The Libyan Affair continues to evolve. I believe it to be an historic precedent in warfare, but whether for good or bad is yet unclear. But whatever the outcome I am resigned that here in the continuing nuclear age some kind of limited warfare like this is inevitable. It’s just a matter of who does it and how.
By suspending judgement on the administration’s actions so far some may think I am being partisan on the matter of the Powell Doctrine. But from my view I am not. I am simply waiting until all the facts are known. I assure you, gentle reader, that my belief in the Powell Doctrine is unwavering.
I see by today’s headlines that the US has indeed transitioned control of the “no-fly zone” to NATO as promised. The fact that ground functions are still up in the air bothers me. The concept of “limited war” bothers me greatly. It is a repulsive term in itself because it violates all that I feel and all that I was taught about how to do “war”. As Powell himself said, you only do war as a last result and then you pull out all the stops and do it right, and that includes clear lines of command and control. I believe in that and it appears that president Obama has compromised that principle to some degree in order to gain the international respectability of a coalition. On the other hand, I must admit that the United States took charge of the whole mess pretty darned effectively at the outset, wiping out Gadhafi’s entire air force and air defenses without losing a single man. That’s not exactly military incompetence.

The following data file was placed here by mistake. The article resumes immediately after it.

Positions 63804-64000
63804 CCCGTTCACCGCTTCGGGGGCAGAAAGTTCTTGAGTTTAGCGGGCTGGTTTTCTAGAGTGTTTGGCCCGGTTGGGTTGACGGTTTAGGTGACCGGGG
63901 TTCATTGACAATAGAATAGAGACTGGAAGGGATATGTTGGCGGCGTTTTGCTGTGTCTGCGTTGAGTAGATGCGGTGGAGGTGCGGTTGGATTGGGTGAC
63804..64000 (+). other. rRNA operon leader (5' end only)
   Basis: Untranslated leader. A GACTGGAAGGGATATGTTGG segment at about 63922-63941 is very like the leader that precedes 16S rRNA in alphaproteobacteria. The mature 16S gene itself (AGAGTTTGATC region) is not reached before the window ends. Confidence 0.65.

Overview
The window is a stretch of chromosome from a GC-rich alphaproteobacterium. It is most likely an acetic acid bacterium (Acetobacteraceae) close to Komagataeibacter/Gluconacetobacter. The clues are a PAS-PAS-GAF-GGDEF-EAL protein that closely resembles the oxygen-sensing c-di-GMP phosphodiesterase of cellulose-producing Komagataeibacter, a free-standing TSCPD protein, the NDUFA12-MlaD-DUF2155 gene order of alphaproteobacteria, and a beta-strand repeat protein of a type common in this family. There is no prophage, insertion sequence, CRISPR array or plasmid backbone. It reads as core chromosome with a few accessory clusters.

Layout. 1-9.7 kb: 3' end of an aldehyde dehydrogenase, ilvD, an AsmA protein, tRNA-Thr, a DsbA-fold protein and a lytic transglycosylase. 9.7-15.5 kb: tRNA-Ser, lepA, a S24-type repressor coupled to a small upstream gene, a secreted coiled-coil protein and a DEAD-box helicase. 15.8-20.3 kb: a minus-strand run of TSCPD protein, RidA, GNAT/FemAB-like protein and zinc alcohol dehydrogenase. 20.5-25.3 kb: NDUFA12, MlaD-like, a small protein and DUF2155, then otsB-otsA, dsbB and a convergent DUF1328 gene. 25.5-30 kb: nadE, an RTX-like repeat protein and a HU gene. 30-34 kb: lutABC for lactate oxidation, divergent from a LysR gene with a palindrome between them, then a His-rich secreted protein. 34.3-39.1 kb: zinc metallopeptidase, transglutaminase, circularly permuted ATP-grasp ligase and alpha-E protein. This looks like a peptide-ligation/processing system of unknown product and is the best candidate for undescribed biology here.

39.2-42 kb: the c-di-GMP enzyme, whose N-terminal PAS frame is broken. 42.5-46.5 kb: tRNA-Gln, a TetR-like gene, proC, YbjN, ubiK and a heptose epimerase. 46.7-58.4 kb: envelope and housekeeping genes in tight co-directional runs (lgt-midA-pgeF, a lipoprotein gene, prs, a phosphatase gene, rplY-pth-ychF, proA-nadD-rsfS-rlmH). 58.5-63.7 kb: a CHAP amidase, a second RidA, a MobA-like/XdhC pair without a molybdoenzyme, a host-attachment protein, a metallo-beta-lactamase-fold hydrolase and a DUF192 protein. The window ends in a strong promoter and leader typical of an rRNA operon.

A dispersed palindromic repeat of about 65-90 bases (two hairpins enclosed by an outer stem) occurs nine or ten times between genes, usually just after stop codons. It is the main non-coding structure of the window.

Now, the plan appears to be to make the EU and the Arab League responsible in the court of world opinion for the eventual outcome of the affair. I don’t recall any US president achieving such a thing before. In Vietnam we took full charge and full responsibility (with only token support) and look where that got us. If Obama pulls this off, it will be an interesting first, to say the least.
So far as I can tell the vital national interest of the US here is stability of the Middle East and hence, the oil supply. If you don’t believe that, bring up the subject of gasoline prices anywhere in the country. (The humanitarian part of the mission is, IMO, a fig leaf. If we were inclined to go to war simply for that, we would now be mired in Somalia as well.) The other big driver was, and is, politics. It is apparent that the GOP was taking big and effective swipes at the administration for NOT taking action, making Obama appear indecisive and ineffective. As soon as we entered the fray the sniping took the other direction, criticizing the weakness and unpredictability of the Coalition. Now, GOP partisan Dick Morris, on the outside looking in, has been emboldened to chastise the administration on failing the Powell Doctrine.
Knowing what I know, and admitting that I don’t yet know all that Obama knew, I would have held off despite the sniping and let the Libyan situation play itself out. But I have to admit of the possibility that Obama might have known more than I do. (I hope the CIA has improved but I suspect it is even worse now, with 5,000 additional bureaucrats in charge. Shall we have a meeting? What’s for lunch?) Maybe Morris is right, but I think that one week into the thing is a tad early to be drawing firm conclusions.
I hope they let Bob Woodward in to interview. I’ve got my pencil and my check-list ready.